I just couldn’t deal with CONTROL. It was an exhausting book to read and I didn’t get anything I wished for. Zel hates on everyone around her as well as herself and there is 0 to no character growth in this story. Would not recommend. 1 star.

pg count for the hardback 393

Series: Control #1

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ARC Review: Love, Lucy by April Lindner

love, lucy by april lindner

While backpacking through Florence, Italy, during the summer before she heads off to college, Lucy Sommersworth finds herself falling in love with the culture, the architecture, the food…and Jesse Palladino, a handsome street musician. After a whirlwind romance, Lucy returns home, determined to move on from her “vacation flirtation.” But just because summer is over doesn’t mean Lucy and Jesse are over, too.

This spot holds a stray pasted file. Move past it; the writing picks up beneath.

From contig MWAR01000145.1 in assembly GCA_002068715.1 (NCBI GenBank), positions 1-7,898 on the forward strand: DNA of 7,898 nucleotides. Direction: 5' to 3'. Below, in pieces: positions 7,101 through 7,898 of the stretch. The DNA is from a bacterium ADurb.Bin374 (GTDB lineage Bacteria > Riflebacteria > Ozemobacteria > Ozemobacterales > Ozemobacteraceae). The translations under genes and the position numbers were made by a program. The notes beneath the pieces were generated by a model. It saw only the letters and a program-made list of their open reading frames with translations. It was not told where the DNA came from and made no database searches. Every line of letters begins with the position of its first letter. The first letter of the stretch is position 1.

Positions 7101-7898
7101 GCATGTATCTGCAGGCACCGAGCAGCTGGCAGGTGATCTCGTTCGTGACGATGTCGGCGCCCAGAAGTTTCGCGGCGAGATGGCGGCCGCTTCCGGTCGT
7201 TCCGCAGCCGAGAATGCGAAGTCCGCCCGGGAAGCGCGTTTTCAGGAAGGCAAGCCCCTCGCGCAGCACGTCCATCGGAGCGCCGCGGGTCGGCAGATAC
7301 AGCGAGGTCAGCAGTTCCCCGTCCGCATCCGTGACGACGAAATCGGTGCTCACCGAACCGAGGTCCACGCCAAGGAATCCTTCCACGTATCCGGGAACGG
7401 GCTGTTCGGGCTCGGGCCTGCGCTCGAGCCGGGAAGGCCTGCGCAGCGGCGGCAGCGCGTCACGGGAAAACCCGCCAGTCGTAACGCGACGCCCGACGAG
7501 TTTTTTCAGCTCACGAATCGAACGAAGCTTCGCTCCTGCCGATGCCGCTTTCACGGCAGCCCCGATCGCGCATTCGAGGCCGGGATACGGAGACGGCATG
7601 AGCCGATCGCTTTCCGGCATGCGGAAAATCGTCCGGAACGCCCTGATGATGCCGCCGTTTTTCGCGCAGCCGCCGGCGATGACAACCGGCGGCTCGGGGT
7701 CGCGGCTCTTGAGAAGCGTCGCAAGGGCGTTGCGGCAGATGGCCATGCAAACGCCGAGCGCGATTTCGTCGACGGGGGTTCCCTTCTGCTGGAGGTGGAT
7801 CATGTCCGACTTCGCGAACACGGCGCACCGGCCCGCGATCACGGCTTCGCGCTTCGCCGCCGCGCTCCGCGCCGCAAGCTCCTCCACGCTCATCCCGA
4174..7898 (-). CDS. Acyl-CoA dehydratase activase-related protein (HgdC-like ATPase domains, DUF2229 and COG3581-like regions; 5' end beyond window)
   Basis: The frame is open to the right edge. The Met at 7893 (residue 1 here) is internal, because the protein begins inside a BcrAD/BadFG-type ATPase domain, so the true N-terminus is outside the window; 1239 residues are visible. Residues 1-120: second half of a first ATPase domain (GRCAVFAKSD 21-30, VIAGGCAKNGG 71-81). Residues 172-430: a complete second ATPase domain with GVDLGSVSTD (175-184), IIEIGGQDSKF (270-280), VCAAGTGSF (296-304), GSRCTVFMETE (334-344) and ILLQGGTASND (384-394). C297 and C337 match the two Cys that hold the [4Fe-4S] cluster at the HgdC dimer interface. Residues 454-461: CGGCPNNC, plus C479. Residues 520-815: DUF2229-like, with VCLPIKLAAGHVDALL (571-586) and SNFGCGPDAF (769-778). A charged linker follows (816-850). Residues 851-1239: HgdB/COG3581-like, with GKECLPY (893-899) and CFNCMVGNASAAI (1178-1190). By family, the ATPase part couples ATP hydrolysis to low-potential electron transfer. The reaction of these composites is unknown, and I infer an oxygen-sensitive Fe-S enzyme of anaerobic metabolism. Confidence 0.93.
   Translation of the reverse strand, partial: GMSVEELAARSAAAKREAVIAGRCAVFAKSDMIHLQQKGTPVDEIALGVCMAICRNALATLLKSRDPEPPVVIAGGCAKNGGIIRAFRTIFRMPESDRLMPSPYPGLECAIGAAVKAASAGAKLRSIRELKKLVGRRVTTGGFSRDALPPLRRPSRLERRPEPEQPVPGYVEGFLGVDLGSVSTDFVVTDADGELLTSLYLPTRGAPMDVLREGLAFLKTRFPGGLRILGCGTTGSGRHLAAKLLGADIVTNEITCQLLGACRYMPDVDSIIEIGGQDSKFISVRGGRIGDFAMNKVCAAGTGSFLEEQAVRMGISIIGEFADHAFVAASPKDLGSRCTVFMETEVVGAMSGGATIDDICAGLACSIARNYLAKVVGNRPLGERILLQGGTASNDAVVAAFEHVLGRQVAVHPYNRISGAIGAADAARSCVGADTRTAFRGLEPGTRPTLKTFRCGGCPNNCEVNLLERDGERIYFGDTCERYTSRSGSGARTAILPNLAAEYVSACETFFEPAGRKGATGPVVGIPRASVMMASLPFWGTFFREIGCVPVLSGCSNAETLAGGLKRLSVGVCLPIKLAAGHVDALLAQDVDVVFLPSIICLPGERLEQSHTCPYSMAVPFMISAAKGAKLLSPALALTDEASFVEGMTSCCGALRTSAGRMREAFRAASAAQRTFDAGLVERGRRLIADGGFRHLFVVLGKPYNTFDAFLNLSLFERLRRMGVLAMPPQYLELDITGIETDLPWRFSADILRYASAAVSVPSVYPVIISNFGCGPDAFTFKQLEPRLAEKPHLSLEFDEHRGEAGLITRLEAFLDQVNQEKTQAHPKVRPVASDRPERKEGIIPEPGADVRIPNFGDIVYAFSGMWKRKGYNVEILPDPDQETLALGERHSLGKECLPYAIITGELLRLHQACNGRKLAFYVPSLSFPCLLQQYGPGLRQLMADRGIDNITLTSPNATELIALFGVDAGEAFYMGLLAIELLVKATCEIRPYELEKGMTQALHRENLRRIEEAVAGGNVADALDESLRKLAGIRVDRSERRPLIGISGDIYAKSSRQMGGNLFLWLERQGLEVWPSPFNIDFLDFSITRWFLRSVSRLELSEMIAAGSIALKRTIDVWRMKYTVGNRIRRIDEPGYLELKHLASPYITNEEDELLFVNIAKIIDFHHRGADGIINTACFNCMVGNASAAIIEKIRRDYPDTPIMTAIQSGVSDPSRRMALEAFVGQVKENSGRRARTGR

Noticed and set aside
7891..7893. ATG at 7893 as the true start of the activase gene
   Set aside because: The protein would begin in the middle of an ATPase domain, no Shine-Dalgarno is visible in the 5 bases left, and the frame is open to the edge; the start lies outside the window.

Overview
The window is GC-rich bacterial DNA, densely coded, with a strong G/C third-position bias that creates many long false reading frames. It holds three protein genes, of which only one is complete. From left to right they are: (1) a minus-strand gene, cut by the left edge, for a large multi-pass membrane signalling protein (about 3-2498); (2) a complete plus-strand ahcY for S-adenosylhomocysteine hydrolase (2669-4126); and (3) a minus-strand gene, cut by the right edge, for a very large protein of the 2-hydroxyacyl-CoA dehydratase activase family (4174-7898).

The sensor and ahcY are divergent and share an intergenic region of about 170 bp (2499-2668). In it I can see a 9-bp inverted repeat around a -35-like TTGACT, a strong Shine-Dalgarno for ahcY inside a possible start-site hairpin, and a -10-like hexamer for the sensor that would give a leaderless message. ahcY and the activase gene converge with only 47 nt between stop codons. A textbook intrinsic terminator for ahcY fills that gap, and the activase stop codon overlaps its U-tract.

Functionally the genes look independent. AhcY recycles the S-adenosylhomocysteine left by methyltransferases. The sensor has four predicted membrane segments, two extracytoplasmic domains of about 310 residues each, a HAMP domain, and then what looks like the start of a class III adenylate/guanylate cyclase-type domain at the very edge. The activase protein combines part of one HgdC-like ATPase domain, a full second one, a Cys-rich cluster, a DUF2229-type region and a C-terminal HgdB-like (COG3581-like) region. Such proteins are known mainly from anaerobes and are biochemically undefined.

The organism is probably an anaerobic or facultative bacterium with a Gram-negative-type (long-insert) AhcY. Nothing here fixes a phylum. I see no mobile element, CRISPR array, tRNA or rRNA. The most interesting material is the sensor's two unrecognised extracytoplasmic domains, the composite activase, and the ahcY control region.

In this coming-of-age romance, April Lindner perfectly captures the highs and lows of a summer love that might just be meant to last beyond the season.

Description taken from Goodreads. I received an advance copy of this book from the publisher in exchange for an honest review. These opinions are my own.


LOVE, LUCY was definitely a really interesting read for me. It was sweet, quick, beautiful and hilarious on separate occasions, but also all at once. This is the first YA book I’ve read that is set in Italy and it about travel, and I decided to read it as a sort of jumping-off point to see if I would enjoy books like it. There were a ton of things that I loved. The scenery, for one thing. I felt like I truly was with Lucy in her world, finding new places and new people. The beginning was fantastic, but the middle and the end slowly started to droop down for me.